The Second World War

The war effort leads Arvida to reach a state of comprehensive development

The integration of the various stages of aluminum production not only contributed to the model city’s distinction, it allowed the Arvida plant to rise to the top of the WWII production by providing the Allied war effort a great portion of the aluminum needed as well as 90 % of the Commonwealth’s production. Arvida then became a “secret city”, protected by an extensive contingent of men and weapons. Declared a “wartime industry” by the Government of Canada, the aluminum production complex became the site with the highest level of military defence in the country. An anti-aircraft battery was set up in Arvida; 16 Bofors guns, eight 3.7-inch (94 mm) guns, four 3-inch guns and 3000 soldiers were deployed.

Soldiers control the workers’ access to the plant in order to protect the production of this “war industry”, which has become the largest aluminum smelter in the world.
Crédit : Saguenay Historical Society (Société historique du Saguenay), Alcan fonds, FPH01, P2075-03

While maintaining its role in regional development, notably by prompting the construction of the Bagotville military base, the utopia of the 1920s experienced a significant growth in the 1940s, with industrial production exceeding 340,000 tons, as anticipated by its initial design. In 1942, the Arvida aluminum plant is the largest in the world. It maintained its position as the world's largest aluminum producer for over three decades.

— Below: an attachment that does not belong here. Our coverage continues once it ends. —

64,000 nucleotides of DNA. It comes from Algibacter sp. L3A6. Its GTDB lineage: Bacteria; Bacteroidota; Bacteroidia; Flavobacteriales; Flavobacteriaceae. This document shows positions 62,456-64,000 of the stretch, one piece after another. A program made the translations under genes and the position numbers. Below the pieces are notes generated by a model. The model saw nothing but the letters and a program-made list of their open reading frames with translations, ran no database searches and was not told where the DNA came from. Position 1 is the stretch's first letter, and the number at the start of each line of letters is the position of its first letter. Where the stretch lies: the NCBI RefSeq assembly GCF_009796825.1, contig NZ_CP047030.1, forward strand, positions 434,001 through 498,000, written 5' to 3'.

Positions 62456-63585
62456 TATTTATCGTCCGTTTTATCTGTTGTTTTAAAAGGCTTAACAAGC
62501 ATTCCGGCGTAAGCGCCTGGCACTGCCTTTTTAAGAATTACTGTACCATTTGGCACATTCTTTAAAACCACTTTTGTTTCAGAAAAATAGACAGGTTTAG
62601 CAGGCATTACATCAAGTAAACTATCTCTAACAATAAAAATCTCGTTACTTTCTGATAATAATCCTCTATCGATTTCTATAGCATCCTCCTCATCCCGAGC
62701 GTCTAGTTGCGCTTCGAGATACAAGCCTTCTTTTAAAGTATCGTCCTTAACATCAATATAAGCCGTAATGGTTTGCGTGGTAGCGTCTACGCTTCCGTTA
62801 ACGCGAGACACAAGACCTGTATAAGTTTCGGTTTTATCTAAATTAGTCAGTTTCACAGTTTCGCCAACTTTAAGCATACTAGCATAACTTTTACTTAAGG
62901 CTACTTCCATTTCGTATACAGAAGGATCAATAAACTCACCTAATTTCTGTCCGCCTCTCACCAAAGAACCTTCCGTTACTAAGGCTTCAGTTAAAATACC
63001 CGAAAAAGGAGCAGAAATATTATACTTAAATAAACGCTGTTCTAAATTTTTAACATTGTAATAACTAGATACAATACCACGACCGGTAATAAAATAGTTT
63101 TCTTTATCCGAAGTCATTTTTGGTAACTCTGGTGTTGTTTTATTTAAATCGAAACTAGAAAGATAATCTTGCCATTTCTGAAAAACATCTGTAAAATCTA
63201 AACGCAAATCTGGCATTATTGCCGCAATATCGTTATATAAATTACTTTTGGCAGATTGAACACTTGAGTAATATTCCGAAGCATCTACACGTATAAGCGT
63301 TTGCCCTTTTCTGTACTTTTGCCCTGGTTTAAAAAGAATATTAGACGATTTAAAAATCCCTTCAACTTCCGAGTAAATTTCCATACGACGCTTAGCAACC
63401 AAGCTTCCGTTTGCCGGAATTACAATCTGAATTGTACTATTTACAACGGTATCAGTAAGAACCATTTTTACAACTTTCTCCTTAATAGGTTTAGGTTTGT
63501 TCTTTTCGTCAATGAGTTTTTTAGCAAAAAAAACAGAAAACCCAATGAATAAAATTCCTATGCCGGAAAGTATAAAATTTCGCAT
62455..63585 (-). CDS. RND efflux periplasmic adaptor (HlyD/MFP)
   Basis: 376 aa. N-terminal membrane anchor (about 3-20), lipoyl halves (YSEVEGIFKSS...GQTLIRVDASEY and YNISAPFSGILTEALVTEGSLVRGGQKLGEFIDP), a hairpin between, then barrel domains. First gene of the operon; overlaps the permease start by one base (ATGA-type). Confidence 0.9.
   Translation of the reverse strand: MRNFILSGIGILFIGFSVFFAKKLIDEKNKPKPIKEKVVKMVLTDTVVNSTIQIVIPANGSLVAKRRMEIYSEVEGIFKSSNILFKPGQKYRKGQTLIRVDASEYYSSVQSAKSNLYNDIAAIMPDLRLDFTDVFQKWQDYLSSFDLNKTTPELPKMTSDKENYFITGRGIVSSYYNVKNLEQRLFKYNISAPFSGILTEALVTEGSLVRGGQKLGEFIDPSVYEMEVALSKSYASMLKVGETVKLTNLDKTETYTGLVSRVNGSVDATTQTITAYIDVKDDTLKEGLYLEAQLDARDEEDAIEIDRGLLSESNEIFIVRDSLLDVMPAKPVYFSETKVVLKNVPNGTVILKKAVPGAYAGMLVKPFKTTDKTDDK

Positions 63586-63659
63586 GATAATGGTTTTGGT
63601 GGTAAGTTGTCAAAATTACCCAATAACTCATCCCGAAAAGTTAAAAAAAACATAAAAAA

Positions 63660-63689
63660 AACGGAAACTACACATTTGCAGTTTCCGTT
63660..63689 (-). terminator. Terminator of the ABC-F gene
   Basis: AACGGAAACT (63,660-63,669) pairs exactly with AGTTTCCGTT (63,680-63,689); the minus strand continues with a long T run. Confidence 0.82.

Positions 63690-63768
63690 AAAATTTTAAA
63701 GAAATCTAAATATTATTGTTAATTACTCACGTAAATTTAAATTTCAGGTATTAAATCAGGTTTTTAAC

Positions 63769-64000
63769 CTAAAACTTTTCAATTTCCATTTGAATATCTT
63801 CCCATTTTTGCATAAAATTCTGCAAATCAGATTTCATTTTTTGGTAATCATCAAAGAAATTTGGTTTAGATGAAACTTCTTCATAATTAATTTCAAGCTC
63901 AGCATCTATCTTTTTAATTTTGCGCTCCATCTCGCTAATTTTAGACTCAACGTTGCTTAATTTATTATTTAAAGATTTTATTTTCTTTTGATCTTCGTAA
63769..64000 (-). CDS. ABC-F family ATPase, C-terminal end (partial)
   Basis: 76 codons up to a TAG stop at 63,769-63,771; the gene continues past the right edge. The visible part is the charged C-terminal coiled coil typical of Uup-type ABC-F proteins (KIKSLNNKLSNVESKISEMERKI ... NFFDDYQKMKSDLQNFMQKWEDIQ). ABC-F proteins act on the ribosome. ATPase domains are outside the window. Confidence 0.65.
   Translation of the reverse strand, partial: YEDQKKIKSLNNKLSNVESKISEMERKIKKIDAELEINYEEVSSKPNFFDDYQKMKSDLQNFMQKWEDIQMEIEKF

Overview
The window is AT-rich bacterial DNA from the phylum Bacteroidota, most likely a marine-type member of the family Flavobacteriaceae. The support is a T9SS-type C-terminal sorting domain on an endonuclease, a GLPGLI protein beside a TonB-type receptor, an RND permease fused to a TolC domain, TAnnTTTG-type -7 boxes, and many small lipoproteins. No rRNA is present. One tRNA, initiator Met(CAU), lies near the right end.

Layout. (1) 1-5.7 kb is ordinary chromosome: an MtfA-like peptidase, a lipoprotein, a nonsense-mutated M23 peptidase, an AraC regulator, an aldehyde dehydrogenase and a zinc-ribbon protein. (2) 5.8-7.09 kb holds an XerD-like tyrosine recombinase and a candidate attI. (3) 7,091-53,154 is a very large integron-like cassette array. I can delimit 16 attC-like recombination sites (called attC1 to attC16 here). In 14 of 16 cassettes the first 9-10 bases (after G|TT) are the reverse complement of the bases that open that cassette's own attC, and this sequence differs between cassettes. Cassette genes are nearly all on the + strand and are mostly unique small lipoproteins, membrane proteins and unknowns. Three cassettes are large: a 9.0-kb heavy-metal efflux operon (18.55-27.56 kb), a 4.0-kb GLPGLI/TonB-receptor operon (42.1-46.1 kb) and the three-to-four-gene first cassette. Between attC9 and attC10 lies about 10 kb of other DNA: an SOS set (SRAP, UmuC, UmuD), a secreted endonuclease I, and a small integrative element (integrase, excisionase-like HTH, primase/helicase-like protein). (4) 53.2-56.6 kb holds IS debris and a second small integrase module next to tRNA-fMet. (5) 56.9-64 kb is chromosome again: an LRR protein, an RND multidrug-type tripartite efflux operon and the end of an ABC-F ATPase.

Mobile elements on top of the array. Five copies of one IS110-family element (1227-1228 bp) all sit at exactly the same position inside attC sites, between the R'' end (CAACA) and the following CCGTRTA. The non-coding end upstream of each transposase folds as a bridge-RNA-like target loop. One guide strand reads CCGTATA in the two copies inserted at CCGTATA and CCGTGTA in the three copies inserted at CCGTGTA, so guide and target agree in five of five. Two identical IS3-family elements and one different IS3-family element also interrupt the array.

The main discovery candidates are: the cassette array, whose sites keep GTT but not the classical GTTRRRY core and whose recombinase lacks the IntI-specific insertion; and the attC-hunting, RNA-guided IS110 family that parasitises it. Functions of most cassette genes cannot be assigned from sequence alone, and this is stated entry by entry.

Military camps and soldiers in Morritz Park, circa 1940.
Crédit : Saguenay Historical Society (Société historique du Saguenay), Régine Dionne fonds

Camp militaire

This large-scale industrial development attracted scores of workers requiring housing. In this regard, Wartime Housing Limited built more than 500 houses, designed for assembly in record time. They were constructions of minimalist nature, single-family structures built on cedar pillars. The framework, roofs and walls are pre-cut; prefabricated in “panels”, these houses are easily “disassembled” for further use on other sites, as needed. Having to house its employees, the aluminum company, undoubtedly interested in conserving, or even developing a dense image of the city of aluminum, acquires most of them. In 1949, it proceeds with lifting the houses and placing them all on concrete foundations, thus making them permanent.

Arvida’s Wartime houses being permanently installed on foundations, by Alcan.
Crédit : Saguenay Historical Society (Société historique du Saguenay), P002,S7,SS1,P02794-2

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